Man about town

How camels drive new KCB boss's resilience

paul russo

New KCB Group chief executive Paul Russo. FILE PHOTO | NMG

Sure, you might tell a lot about a man’s character by how he plays golf. However, in Paul Russo’s case, you can also tell the man he is by how he loves his camels.

A week before the end of 2020, he took this writer for a three-day tour of his hometown Marsabit where he grew up. On the first day, they drove through the patched and dry landscape, finally stumbling upon his long-necked flock.

He walked through a short brush, past tens of camels feeding, looking for his favourite camel. Finally, he stumbled upon her feeding and the animal, recognising him, lowered her head and kissed him on the cheek. Literally.

Later, Russo squatted with herdsmen from his village, around a small crackling fire and drank warm milk freshly squeezed from the udder of a camel as a massive orange sun fell behind his back.

“Camels are our companions. They go the distance, they can fail to get water for another four or seven days but they keep going,” he said. “These animals teach you resilience, which is very critical in the corporate world.”

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For most of his life, Russo’s journey has been about getting into rooms that people who grew up in the circumstances he did in Laisamis, northern Kenya only dreamt of.

From Mangu High School, a business management degree from Moi University, a higher diploma in human resource (HR) management from the Institute of Human Resources Kenya and an MBA from Strathmore Business School, he is slowly built an education resume throughout his career that started in HR at Kenya Breweries, Barclay Card, PwC, Barclays Bank PLC before getting into KCB Group as business director, National Bank managing director and now CEO of KCB Group.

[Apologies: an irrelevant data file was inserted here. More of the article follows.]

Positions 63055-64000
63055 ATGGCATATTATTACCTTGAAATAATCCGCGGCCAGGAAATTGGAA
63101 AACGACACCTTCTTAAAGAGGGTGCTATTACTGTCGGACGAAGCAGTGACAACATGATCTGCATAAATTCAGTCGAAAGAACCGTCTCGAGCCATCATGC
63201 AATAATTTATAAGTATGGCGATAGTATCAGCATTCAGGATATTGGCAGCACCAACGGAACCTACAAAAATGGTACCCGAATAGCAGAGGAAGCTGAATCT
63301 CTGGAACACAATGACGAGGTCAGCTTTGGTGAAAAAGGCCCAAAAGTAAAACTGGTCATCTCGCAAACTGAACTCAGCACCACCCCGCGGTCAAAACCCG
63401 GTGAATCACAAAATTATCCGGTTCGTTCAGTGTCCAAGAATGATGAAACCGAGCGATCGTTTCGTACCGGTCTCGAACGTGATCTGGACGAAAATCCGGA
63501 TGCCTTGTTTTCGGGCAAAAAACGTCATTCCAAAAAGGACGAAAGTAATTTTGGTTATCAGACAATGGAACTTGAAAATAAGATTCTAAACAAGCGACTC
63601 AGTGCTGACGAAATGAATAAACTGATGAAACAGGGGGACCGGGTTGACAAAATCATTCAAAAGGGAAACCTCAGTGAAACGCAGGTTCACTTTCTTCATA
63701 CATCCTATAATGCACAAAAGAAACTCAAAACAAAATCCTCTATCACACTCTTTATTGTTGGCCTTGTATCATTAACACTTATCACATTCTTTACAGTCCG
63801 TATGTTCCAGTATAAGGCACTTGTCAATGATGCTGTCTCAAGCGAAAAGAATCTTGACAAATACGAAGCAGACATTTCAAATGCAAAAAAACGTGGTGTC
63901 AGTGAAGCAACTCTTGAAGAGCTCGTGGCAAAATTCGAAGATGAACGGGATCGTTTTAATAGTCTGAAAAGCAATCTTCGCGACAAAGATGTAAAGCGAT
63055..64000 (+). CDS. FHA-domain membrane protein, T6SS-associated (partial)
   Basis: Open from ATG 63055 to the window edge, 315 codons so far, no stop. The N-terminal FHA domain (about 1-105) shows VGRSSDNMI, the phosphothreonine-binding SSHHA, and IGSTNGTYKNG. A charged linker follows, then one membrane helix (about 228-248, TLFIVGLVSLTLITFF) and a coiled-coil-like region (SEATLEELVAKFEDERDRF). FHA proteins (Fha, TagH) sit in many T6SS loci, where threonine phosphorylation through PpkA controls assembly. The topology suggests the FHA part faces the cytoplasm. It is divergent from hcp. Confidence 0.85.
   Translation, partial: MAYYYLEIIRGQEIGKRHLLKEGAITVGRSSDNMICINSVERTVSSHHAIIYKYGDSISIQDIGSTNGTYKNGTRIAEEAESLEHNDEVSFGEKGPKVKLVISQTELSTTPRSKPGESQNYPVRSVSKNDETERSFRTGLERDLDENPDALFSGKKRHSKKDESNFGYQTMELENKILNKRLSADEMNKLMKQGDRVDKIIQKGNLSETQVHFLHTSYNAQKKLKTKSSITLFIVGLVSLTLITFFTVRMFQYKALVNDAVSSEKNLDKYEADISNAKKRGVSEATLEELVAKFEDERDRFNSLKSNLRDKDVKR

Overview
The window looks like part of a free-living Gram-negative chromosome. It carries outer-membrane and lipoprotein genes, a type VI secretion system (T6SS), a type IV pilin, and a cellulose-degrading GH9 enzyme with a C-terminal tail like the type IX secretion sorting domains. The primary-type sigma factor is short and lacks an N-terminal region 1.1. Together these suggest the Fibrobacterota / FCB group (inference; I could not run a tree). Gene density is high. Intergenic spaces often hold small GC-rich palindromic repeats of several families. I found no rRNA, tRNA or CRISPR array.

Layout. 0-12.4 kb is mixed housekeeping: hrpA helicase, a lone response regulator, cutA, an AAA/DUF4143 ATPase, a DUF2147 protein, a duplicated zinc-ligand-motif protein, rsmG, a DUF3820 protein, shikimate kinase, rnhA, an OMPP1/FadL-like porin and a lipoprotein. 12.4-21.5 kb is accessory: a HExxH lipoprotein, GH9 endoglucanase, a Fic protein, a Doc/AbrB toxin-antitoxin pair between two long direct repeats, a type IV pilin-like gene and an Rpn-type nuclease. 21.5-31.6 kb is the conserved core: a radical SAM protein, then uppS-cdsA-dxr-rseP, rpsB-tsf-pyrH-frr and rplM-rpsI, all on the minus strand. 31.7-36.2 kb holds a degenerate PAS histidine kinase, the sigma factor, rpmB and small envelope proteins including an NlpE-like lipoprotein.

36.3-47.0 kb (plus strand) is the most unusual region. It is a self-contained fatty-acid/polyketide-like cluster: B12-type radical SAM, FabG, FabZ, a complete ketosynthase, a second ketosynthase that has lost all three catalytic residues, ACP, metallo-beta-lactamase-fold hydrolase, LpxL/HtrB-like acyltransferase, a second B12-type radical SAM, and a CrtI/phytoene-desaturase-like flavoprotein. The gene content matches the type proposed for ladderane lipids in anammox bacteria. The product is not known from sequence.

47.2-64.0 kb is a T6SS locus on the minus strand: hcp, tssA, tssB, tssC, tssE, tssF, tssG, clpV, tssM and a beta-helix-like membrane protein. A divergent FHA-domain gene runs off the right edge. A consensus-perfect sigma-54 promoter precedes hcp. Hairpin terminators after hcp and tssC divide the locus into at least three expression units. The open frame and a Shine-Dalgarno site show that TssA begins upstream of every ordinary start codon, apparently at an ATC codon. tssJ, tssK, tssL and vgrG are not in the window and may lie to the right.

He’s now slipping into the boots of Joshua Oigara, the outgoing CEO who has steered the bank since 2012 when the bank seemed to have edged into a cul-de-sac of growth. The bank has just opened a branch in Burundi and has footprints in Uganda, Rwanda and South Sudan.

“Paul brings a wealth of experience in banking, operational management, people management, strategy, and a sharp business acumen,” KCB said when it announced that he was taking over as the group CEO.

Mr Oigara has left a brilliant scorecard. He built the bank that was making revenues of Sh8.8 billion in 2000 to a balance sheet of Sh1.1 trillion. Over the years, the bank has outperformed the NSE 20 Index by nearly 4,000 percent.

It remains to be seen what rabbit Mr Oigara’s successor pulls from his corporate hat. A capable hat that has been tested continually in the corporate circus, his last move being turning around NBK, which KCB acquired in 2019.

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“During his tenure at NBK, he has executed a significant turnaround, moving the previously lossmaking business into profitability and on a trajectory for stronger growth into the future,” KCB said in a statement.

KCB Group chairman Andrew Wambari Kairu said Mr Russo is the right person for the job and will take the lender to the next level in its growth ambitions as it seeks to become the regional leader in the industry.

Failure is not in his deck of cards. Never has been because failure for him would not just be limited to his career but even more adversely to people from his village. His village is called Songa and as of 2020, it had only produced 20 university graduates. One failure is a failure for all Songans.

“Where I come from everybody wakes up and they just fight for survival. You fight bandits for your livestock, water and pasture,” he said. Survival, grit, determination and consistency are buzzwords that might jump out of a self-help book, but for Russo are a way of life.